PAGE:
Elections bring bizarre allegations, especially from those who have lost.
In 1971, allegations were raised that ballot papers were chemically treated and votes were marked in favour of the Congress using invisible ink which became visible after 72 hours.
A number of election petitions made way to the Delhi, Mysore, Bombay and Allahabad High Courts among others and even reached the Supreme Court.
They were thrown out after imposing costs on the petitioners.
The then chief election commissioner S P Sen-Varma details the allegations, which he called "bogus", in a section Unreason in Election Politics in his detailed account of the 1971 elections, which saw the triumph of Indira Gandhi against her detractors after the split in Congress.
"Those who made this mischievous allegation several days after the declaration of the results wanted perhaps to wreck the Constitution of India and to bring about political chaos in the whole country and thereby to bring to an end to democracy itself in this land," Sen-Varma wrote.
"One shudders to think about the nefarious designs of the persons who conceived this. They have no love for the country or for the welfare or good of the people of this country. To serve their own interests they did not hesitate to bring about chaos, confusion and revolution in this country," he added.
Days after the results were declared, he recorded, this story gained currency in certain political quarters that a certain percentage of ballot papers in 200-250 seats were chemically treated.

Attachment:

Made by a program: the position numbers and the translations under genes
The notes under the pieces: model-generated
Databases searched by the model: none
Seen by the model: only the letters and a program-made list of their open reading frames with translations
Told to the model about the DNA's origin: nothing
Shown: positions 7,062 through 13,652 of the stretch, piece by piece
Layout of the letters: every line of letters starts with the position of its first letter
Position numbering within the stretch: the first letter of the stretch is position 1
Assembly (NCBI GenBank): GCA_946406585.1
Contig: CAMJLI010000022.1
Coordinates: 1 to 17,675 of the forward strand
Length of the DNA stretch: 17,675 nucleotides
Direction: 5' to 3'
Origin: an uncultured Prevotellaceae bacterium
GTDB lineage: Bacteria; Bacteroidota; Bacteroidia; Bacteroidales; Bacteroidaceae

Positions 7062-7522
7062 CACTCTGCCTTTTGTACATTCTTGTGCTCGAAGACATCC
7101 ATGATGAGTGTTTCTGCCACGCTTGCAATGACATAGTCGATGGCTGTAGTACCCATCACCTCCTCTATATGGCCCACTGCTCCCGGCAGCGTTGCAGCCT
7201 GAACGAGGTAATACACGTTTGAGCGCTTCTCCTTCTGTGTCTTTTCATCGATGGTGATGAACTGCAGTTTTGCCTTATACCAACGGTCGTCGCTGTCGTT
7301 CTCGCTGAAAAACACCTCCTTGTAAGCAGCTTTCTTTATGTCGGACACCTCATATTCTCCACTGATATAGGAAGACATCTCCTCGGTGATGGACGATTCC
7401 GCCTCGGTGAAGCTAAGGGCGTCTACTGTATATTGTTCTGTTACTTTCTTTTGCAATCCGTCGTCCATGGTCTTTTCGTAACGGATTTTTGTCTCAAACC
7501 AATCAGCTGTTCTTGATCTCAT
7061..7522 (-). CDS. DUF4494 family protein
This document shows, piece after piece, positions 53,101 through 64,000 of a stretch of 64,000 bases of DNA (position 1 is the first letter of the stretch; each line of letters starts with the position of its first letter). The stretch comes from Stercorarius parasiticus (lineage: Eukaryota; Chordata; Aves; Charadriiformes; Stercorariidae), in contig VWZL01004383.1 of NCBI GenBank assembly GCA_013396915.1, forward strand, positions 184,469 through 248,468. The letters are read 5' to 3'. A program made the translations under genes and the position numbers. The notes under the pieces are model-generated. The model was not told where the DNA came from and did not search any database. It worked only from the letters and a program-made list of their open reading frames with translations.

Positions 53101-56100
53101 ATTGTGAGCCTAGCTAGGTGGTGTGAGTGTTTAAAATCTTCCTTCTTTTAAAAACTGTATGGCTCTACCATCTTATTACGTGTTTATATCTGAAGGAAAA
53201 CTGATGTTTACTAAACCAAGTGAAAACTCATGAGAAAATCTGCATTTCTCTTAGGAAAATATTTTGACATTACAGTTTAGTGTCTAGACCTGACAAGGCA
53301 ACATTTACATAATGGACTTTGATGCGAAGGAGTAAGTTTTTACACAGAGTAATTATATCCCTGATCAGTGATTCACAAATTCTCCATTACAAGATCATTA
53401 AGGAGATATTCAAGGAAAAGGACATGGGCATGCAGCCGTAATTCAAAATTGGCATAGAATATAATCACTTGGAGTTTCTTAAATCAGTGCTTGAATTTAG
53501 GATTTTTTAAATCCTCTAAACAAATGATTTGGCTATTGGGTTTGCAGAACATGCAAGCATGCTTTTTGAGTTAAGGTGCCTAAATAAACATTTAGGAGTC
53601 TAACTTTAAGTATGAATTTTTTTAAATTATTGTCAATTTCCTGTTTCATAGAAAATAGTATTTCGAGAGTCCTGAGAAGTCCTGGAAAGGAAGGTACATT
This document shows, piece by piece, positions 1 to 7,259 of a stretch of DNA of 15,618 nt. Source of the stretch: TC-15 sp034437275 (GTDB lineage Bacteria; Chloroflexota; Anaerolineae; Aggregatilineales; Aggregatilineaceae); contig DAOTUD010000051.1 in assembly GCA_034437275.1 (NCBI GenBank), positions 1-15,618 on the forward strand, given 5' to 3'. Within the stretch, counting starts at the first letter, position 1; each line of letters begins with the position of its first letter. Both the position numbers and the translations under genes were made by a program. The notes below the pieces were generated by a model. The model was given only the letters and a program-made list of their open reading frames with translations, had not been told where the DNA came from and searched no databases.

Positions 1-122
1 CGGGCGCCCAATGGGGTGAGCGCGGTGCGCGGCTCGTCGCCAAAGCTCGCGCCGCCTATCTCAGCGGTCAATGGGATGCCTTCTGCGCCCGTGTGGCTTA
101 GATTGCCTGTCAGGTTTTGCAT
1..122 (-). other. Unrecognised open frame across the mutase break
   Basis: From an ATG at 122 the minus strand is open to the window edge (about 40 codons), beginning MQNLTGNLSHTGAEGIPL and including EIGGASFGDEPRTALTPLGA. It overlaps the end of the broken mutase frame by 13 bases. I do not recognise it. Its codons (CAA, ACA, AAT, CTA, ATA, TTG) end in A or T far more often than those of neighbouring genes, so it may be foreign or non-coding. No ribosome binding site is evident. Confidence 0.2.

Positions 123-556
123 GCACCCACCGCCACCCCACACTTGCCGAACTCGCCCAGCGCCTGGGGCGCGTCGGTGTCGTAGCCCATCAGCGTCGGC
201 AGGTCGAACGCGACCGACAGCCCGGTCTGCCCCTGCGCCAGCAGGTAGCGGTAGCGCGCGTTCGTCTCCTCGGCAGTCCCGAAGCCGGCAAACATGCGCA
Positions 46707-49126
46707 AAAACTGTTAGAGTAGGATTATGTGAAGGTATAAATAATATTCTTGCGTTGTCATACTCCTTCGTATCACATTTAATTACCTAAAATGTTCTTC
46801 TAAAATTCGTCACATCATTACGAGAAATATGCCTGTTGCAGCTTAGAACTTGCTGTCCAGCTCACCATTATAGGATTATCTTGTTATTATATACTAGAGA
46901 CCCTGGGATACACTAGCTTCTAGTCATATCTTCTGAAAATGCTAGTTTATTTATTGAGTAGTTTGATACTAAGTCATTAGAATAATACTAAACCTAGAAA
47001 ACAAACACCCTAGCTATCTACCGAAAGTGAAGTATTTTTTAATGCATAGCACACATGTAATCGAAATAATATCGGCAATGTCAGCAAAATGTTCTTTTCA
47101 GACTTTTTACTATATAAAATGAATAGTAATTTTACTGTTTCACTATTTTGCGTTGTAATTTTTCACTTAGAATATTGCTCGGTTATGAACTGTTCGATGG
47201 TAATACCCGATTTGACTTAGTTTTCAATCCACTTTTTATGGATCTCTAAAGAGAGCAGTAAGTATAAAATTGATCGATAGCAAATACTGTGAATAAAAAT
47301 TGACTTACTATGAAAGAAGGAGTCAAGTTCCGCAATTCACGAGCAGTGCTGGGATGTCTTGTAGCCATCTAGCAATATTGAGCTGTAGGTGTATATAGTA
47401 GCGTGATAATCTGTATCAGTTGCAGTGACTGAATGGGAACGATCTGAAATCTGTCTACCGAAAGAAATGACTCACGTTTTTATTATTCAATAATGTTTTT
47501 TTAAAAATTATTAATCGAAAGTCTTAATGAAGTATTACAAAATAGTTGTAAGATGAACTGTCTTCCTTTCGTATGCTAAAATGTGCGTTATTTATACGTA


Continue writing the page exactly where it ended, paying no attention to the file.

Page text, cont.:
Initially, the Election Commission remained silent about "wild and fantastic stories", Sen-Varma said adding that if this was done in 200-250 seats, it would have involved 12-crore voters and the entire election machinery there.
Seeking to demolish the allegation, he asked if the ballot papers were chemically treated, who supplied the chemicals and whether trained personnel were required to do the job?
"We should not forget in this connection that every paper mill in the country has, as every workshop and factory in the country has, now strong workers' unions. Was it possible that such a colossal conspiracy to manipulate elections in this nefarious manner should escape the notice of the hundreds and thousands of workers of the paper mills, especially when the workers are now extremely vigilant about the activities of the management?" he wrote.
"In the government presses there are strong employees' unions owing allegiance to different political parties. Could it have been kept secret from their knowledge? Or were all of them, in hundreds and thousands, bribed by offer of illegal gratification?" he added.